Transcribed from A Standard History of Kansas and Kansans, written and compiled by William E. Connelley, Secretary of the Kansas State Historical Society, Topeka. [Revised ed.] Chicago: Lewis Publishing Co., 1919, c1918. 5 v. (xlviii, 2530 p., [155] leaves of plates): ill., maps (some fold.), ports.; 27 cm.


Jacob A. Yawger

JACOB A. YAWGER. Few men are more generally known either personally or by reputation throughout Rush County than Mr. Yawger. He came to the county in 1878, and at once became a potential factor, in its development. He is of Holland-Scotch parentage, and inherited those sturdy qualities of integrity and probity that made him a strong man, always having the courage and frankness of his convictions. As a student of history, and always familiar with the current events of the times, his knowledge gave him a power and influence in the county. In 1884 he was elected district clerk, and his official career was a stormy one, by virtue of a county seat contest between La Crosse and Rush Center. In this contest (he being for La Crosse) he often differed with the attorneys and his friends as well when they all advised a different procedure and he with his determination, tenacity and forensic mind, shaped the proceedings, and the District Court, as well as the Supreme Court, held in favor of his contentions.

Jacob A. Yawger was born in Bradford, New York, March 25, 1844. He received a liberal education in the schools of Bradford and Syracuse, New York. In July, 1862, he enlisted in Company B of the One Hundred and Forty-First New York Infantry, under Captain Compton. He with his company endured many hardships and severe battles.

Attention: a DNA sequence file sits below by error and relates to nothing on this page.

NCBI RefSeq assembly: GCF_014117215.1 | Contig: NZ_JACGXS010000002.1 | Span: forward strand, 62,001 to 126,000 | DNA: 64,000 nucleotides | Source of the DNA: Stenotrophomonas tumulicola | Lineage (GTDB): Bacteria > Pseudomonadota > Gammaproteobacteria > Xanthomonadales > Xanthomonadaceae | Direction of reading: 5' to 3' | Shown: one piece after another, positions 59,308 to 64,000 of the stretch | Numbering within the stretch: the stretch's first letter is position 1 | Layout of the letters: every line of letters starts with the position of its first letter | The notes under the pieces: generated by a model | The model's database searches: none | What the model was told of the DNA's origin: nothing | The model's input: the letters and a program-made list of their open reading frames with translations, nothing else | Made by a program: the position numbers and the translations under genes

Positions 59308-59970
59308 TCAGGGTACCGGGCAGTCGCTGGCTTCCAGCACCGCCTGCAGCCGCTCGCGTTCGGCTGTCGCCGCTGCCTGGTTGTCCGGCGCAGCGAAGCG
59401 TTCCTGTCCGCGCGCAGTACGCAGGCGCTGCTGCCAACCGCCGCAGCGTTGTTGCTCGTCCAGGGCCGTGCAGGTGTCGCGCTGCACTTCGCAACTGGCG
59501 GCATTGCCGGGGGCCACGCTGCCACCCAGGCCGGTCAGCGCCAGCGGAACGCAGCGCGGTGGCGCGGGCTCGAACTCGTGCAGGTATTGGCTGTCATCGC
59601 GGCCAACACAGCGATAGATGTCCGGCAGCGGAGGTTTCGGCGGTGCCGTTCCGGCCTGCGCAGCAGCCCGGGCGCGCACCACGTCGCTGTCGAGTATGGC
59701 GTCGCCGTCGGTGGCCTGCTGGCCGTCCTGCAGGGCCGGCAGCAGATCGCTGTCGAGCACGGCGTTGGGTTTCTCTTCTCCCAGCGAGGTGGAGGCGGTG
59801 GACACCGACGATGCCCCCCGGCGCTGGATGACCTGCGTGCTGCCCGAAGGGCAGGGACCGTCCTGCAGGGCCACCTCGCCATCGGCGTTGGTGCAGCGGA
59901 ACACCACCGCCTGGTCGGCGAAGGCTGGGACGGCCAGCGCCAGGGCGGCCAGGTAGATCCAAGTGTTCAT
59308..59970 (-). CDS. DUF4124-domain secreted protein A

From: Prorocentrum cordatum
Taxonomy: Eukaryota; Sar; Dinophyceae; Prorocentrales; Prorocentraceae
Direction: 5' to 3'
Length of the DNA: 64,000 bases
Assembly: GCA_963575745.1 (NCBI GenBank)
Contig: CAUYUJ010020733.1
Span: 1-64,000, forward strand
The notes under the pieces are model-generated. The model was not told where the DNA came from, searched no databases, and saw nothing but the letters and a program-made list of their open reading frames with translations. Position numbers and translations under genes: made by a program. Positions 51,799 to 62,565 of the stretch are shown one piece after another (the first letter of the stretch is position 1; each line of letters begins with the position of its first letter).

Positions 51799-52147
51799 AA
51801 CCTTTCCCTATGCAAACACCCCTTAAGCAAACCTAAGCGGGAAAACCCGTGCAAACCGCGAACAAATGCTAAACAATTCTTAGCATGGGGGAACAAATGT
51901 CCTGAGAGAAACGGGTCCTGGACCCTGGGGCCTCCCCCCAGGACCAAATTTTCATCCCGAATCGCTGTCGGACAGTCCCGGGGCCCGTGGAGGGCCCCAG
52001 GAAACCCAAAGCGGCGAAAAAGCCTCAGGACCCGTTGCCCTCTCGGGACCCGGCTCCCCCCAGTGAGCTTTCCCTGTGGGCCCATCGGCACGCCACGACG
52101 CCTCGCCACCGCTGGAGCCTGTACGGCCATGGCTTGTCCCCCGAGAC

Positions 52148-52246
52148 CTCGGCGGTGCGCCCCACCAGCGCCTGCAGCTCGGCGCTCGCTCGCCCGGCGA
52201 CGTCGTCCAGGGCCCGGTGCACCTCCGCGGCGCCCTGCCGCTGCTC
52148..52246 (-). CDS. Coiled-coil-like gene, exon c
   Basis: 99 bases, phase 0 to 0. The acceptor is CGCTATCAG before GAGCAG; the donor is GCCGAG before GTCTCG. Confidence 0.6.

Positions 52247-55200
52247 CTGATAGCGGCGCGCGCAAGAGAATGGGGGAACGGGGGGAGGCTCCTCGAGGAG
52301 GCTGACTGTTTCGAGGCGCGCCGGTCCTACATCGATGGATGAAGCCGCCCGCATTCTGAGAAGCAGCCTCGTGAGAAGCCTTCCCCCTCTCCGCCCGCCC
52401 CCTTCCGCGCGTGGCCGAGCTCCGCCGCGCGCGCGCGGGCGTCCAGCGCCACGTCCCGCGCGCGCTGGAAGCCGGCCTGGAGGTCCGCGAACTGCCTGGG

In June, 1872, at Bradford, New York, he was married to Elizabeth J. Whitehead, who died at McCracken, Kansas, in 1895. To this union four children were born: Benjamin H., Perry S. (now deceased), Scott S. and Jessie, wife of Drew Robertson. His humanitarian spirit and his charity for all marks him as a character in helping the needy, his matured brain makes him a wise counselor and his financial success, a ready and willing helper.


Transcribed from A Standard History of Kansas and Kansans, written and compiled by William E. Connelley, Secretary of the Kansas State Historical Society, Topeka. [Revised ed.] Chicago: Lewis Publishing Co., 1919, c1918. 5 v. (xlviii, 2530 p., [155] leaves of plates): ill., maps (some fold.), ports.; 27 cm.

Volume 4 - Table of Contents

Tom & Carolyn Ward
Columbus, KS

tcward@columbus-ks.com


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